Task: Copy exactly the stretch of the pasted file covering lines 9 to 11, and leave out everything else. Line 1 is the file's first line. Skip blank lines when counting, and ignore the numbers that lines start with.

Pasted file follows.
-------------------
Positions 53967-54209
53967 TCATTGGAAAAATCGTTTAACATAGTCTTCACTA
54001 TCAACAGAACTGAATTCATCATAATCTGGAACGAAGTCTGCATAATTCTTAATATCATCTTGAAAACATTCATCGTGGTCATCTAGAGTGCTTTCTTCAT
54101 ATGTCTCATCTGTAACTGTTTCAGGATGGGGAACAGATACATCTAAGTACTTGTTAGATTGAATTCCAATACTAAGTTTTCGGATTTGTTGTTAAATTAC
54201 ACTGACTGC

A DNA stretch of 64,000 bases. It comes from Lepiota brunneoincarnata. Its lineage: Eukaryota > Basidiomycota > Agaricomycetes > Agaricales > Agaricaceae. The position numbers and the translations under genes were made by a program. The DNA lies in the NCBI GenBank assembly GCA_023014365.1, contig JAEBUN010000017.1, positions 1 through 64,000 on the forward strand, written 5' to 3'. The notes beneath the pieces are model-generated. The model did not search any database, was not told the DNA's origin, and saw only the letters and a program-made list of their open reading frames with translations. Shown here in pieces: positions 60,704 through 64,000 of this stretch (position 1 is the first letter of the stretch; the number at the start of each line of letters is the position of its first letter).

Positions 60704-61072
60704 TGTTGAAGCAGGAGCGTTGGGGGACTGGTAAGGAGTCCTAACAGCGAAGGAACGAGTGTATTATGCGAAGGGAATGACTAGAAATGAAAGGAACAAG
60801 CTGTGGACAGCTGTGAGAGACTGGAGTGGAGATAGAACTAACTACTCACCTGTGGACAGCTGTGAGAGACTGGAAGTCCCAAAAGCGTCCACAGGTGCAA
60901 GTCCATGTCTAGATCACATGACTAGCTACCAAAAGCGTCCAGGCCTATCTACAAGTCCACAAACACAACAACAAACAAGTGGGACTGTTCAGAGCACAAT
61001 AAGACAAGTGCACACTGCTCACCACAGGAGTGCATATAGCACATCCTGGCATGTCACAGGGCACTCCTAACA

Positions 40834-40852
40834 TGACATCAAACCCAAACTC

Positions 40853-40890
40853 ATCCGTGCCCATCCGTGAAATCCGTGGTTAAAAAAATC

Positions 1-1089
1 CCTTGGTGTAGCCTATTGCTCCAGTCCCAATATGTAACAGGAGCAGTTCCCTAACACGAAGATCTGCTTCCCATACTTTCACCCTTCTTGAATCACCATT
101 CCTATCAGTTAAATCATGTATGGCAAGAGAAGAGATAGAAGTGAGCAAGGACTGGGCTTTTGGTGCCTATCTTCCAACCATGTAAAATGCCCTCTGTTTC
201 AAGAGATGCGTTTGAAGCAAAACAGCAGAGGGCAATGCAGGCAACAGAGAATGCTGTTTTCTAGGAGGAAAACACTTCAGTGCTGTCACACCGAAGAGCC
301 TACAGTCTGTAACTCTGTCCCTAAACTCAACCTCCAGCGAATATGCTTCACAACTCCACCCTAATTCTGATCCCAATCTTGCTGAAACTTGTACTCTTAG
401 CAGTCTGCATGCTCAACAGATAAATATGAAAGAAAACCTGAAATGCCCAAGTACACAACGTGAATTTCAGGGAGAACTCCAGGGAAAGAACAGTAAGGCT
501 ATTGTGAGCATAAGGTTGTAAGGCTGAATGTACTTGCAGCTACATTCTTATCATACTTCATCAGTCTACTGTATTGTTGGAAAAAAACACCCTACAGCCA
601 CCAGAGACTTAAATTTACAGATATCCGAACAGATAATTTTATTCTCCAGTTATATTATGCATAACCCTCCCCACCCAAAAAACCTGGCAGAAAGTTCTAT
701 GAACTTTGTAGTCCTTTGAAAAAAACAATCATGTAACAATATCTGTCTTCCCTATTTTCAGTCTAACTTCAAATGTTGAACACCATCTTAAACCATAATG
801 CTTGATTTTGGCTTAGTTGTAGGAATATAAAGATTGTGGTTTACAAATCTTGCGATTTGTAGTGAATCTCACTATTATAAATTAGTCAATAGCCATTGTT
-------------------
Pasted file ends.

60801 CTGTGGACAGCTGTGAGAGACTGGAGTGGAGATAGAACTAACTACTCACCTGTGGACAGCTGTGAGAGACTGGAAGTCCCAAAAGCGTCCACAGGTGCAA
60901 GTCCATGTCTAGATCACATGACTAGCTACCAAAAGCGTCCAGGCCTATCTACAAGTCCACAAACACAACAACAAACAAGTGGGACTGTTCAGAGCACAAT
61001 AAGACAAGTGCACACTGCTCACCACAGGAGTGCATATAGCACATCCTGGCATGTCACAGGGCACTCCTAACA